Association Between Forced Sexual Initiation and Health Outcomes Among US Women

JAMA Internal Medicine

Are We Promoting Rape Culture?

Next, Rebecca joined us and we analyzed a survey question in Shaunti Feldhahn and Lisa Rice’s book For Young Women Only. The way the authors present these conclusions is highly problematic, and the survey results do not warrant the conclusions drawn from it. 

Here’s the question and the response:

For Young Women Only Rape Culture

In the book, this was framed as “82% percent of guys reporting serious difficulties in bringing things to a halt in a make-out situation–or no desire to halt things at all!” 

The headings used were that guys had “little ability” and “little responsibility” to stop. And the lesson girls needed to learn from this? “With a guy, if you want to be able to stop it, it’s safest to not even start.”

Do you see any red flags here or problematic elements? Let me know in the comments! And then listen in to what Rebecca says as she analyzes this question from a psychometrics point of view.

Just as we looked at the survey question that made love & respect a thing, and showed how it doesn’t mean what they said it means, so this one is highly problematic as well.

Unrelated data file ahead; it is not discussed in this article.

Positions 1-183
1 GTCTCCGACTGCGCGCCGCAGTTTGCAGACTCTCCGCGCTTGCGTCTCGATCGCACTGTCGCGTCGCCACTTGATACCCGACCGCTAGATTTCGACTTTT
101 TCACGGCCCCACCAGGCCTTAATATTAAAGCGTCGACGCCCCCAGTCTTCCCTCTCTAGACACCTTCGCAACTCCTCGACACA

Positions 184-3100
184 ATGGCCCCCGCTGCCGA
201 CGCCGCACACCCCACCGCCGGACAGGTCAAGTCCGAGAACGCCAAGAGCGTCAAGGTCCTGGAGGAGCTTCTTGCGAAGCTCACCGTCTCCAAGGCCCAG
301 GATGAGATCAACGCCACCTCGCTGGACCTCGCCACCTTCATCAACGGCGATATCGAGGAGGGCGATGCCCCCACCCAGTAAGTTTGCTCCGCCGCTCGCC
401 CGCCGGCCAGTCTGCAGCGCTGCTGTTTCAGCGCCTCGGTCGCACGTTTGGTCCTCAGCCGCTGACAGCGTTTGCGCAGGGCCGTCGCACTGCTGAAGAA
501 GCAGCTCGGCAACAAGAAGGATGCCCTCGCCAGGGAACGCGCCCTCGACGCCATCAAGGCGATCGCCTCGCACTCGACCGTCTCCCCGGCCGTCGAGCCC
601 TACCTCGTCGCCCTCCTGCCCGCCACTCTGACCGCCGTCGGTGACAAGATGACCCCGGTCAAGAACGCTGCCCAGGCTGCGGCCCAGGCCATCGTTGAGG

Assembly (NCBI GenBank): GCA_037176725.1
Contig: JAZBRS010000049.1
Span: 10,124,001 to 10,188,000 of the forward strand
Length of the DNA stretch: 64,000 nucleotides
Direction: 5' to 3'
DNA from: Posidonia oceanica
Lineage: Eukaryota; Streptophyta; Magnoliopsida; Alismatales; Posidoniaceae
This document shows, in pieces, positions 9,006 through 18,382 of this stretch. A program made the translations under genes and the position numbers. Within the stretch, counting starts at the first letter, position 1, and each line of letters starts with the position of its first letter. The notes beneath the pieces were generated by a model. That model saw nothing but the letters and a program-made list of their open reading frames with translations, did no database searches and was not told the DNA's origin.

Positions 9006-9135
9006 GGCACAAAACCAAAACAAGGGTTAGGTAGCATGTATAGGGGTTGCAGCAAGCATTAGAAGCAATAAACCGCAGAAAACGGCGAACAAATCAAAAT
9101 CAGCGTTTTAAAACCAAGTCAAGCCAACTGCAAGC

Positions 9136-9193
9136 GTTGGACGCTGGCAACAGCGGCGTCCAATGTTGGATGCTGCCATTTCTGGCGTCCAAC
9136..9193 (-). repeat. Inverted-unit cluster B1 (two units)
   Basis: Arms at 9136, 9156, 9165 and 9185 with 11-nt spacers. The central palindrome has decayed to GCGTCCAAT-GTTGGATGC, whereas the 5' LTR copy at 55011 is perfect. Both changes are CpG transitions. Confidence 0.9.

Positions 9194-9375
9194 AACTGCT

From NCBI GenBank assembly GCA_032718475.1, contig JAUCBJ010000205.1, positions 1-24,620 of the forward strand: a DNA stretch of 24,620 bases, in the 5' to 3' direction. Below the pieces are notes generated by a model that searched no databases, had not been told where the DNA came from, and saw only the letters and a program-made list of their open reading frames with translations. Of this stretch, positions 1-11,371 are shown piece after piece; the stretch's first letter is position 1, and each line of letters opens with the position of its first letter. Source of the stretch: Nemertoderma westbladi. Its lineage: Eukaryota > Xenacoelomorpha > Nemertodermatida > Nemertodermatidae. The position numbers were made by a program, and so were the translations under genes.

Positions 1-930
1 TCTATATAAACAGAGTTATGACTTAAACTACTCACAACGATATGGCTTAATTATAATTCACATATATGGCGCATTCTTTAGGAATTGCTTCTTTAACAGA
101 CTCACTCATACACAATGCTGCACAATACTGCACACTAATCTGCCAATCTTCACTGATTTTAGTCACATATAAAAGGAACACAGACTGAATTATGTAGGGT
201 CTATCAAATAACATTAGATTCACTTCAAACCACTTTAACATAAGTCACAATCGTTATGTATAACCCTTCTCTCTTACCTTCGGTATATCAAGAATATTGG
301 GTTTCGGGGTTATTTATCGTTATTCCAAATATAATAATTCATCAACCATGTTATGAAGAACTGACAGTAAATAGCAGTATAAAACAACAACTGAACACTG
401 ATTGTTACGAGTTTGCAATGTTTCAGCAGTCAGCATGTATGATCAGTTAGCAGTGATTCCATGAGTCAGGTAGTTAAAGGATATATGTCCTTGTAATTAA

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Things Mentioned in This Podcast

I truly believe that we can talk about sexual assault better.

And things are changing! When we stop making girls responsible for boys’ behaviour; when we start acknowledging that sexual assault leaves lasting wounds and is important; when we start valuing women’s safety and not just the “ministry”, I think we’ll grow to look more like a community that follows Christ. I have hope, and I hope you will, too, after listening in, even if this is heavy.

Things are changing. They are getting better. We are making a difference!

What if you're NOT the problem with your sex life?

What if the messages that you've been taught have messed things up--and what if there's a way to escape these toxic teachings?

It's time for a Great Sex Rescue.

The Rape Culture in Evangelicalism: How to stop making women feel like gatekeepers

What do you think? Have any thoughts on why that survey question was problematic? What about the results of the study on the repercussions of rape being your first sexual experience? Or anything else stand out to you? Let’s talk in the comments!

Sheila Wray Gregoire

Sheila Wray Gregoire

Founder of To Love, Honor and Vacuum

Sheila is determined to help Christians find BIBLICAL, HEALTHY, EVIDENCE-BASED help for their marriage. And in doing so, she's turning the evangelical world on its head, challenging many of the toxic teachings, especially in her newest book The Great Sex Rescue. She’s an award-winning author of 8 books and a sought-after speaker. With her humorous, no-nonsense approach, Sheila works with her husband Keith and daughter Rebecca to create podcasts and courses to help couples find true intimacy. Plus she knits. All the time. ENTJ, straight 8